Introduction: Drop Your Weapons

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We at Bad Subjects are willing to "drop our weapons" in response to the clear message that our symbols were standing in the way of the effective communication of our ideas.
Annalee Newitz and Joe Sartelle

Issue #4, February 1993

As those of you who are familiar with this publication will probably have noticed, we have changed the logo of Bad Subjects, removing the handgun graphics and the slogan, "weapons for consciousness." We did so in response to the controversy that erupted after we put out a special "Strike Extra" edition of Bad Subjects (entitled "Why We Strike") in support of the strike by the Association of Graduate Student Employees here on the UC-Berkeley campus, which began on November 19, 1992 and remains unresolved. The "Strike Extra" edition consisted of six brief personal testimonials by English Department graduate students, including ourselves, who were members of AGSE and supporters of the strike. The intention was to promote solidarity and confidence on the picket lines by having some AGSE members take a public stand in support of our collective action to seek recognition of our union by the UC administration. Several hundred copies of the "Strike Extra" were printed up (using this publication's funds) and distributed on the picket lines on Friday, November 20. We received a lot of encouraging praise and support for our effort from many people. We also received an unexpected public rebuke from the AGSE Executive Board at the general membership meeting held on the evening of the distribution day.

The rebuke came as part of a statement about the problem of "unauthorized publications." The problem, Executive Board member Deborah Gerson explained, was the use of the handgun graphics: she made some reference to the problem of people misunderstanding the meaning of our "symbolism." (She also dismissed the actual contents of the publication as "typically dense graduate student writing," thus insulting every member of a union composed by definition of graduate students.) There was no recognition given to the fact that this was a good-faith effort on the part of committed supporters of the union. Rather, we were lumped into the same category as the non-AGSE "revolutionary" youth group which had also been distributing its own handouts seeking to capitalize on AGSE's action for its own purposes. A few days later, we learned from one of the English Department stewards that at a meeting of the Stewards' Council, many members had been upset by the guns on our publication. As we understood the response, they were not worried that people would interpret the guns literally; they were worried about the kinds of symbolic meanings people might attach to the graphic design of our logo (as if we had some real guns waiting somewhere and we were prepared to use them). Yet we heard almost no feedback about what the contributors had actually written in their statements.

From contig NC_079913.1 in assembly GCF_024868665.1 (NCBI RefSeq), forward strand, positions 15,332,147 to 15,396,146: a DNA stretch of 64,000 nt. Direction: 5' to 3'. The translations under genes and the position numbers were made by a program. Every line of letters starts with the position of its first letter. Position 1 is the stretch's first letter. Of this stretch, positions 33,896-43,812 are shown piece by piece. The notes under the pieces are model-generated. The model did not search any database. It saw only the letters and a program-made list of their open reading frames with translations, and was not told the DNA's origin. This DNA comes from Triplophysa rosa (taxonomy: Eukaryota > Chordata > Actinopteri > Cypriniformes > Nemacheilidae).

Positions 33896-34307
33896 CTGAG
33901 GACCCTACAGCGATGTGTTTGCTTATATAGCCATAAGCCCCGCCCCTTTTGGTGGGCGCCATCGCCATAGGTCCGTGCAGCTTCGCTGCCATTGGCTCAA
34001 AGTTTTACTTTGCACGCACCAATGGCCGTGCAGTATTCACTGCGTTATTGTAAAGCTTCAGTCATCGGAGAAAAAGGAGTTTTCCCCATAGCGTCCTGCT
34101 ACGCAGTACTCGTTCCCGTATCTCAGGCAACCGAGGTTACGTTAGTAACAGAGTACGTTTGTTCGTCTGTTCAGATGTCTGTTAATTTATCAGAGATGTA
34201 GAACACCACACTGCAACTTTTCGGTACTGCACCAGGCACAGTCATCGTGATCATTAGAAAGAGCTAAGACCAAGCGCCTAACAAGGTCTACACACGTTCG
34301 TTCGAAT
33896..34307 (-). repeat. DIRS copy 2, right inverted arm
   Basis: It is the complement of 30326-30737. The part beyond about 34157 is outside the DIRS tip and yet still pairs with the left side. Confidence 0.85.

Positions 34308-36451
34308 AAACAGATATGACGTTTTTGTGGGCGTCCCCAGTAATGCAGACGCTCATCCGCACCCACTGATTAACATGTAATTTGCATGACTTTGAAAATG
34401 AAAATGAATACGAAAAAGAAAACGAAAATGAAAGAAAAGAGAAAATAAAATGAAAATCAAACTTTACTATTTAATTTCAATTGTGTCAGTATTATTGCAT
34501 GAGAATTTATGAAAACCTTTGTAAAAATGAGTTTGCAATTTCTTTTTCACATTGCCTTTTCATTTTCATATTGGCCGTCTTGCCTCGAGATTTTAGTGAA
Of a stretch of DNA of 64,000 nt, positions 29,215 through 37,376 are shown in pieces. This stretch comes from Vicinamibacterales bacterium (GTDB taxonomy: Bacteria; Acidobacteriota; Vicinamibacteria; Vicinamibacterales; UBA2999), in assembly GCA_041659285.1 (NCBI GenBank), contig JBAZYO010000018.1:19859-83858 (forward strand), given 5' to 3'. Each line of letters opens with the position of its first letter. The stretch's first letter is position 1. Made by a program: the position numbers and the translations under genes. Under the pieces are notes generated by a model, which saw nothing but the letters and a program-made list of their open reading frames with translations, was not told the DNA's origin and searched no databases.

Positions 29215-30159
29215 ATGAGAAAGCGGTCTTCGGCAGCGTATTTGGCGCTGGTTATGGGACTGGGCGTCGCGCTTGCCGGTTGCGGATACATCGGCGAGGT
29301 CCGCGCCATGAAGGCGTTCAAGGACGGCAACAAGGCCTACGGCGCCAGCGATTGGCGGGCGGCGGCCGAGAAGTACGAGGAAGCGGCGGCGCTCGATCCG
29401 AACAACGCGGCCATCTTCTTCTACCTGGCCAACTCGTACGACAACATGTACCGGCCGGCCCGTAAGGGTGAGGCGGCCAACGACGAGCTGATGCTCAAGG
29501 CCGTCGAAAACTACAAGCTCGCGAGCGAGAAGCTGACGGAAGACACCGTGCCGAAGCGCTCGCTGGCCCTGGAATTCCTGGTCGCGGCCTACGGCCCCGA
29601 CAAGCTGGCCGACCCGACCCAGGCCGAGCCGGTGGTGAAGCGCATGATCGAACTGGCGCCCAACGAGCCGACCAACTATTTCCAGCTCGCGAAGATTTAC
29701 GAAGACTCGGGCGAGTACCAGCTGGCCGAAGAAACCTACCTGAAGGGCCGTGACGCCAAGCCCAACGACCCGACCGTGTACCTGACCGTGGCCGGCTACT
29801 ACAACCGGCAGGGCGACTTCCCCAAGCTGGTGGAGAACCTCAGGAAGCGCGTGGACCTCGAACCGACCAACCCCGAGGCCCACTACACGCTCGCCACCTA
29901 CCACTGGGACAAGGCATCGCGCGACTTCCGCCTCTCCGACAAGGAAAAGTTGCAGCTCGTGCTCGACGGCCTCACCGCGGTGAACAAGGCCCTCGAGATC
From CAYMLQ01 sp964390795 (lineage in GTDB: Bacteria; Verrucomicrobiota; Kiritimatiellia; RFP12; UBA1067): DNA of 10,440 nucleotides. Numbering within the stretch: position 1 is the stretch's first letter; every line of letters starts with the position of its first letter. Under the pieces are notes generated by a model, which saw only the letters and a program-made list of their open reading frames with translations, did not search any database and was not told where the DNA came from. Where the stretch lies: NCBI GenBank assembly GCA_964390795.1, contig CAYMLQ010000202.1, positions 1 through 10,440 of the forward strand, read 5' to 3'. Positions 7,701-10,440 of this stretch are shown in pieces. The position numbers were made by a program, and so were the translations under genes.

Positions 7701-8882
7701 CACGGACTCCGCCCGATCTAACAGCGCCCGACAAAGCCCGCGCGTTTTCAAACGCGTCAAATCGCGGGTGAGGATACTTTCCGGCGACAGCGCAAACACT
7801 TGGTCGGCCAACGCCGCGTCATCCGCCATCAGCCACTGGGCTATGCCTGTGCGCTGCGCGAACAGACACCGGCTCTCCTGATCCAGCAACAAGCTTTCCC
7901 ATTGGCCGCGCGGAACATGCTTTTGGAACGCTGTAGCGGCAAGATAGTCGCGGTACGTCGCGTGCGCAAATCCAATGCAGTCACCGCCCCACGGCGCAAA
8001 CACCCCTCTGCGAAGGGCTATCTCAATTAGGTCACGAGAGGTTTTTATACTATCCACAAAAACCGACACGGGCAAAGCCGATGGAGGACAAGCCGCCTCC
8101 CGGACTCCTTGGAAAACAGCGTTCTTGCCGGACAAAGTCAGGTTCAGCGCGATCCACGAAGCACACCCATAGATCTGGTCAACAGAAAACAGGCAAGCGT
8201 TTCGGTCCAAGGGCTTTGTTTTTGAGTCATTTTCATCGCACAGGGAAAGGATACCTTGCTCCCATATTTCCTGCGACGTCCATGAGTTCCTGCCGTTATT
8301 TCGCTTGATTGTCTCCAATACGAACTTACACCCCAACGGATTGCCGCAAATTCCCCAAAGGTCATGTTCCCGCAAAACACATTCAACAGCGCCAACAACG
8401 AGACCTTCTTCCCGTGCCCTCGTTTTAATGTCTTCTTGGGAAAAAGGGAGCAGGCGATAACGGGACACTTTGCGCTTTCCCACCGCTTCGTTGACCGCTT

The practical result of this controversy is that we decided to drop the guns from the Bad Subjects logo (we are, however, keeping them as the markers at the end of each article). If little pictures of guns are keeping people from paying attention to the articles, then we'll get rid of them: maybe now these same people will engage with the substance of Bad Subjects and not its symbolism. However, we feel that there are some larger and more significant issues at stake in this matter than the packaging of our newsletter, and we want to raise them here. We realize that the AGSE leadership was right to be concerned about the dangers of possible misrepresentations of the union's official positions through unauthorized publications. We wish to point out, though, that none of the individual testimonials in the "Strike Extra" in any way presumed to speak officially for AGSE or conflicted with the union's official positions; they were statements of support by individuals representing only themselves. Moreover, we made a special point of consulting with a member of the Executive Board before we began distribution on the picket lines. This individual looked over our publication, told us it was a great idea and to go ahead with distribution. As it turns out, this person made a mistake in authorizing our publication without first consulting the rest of the Executive Board — but this was not our mistake. We asked for permission and got it. Absolutely no mention of this was made when we were chastised at the meeting that same evening.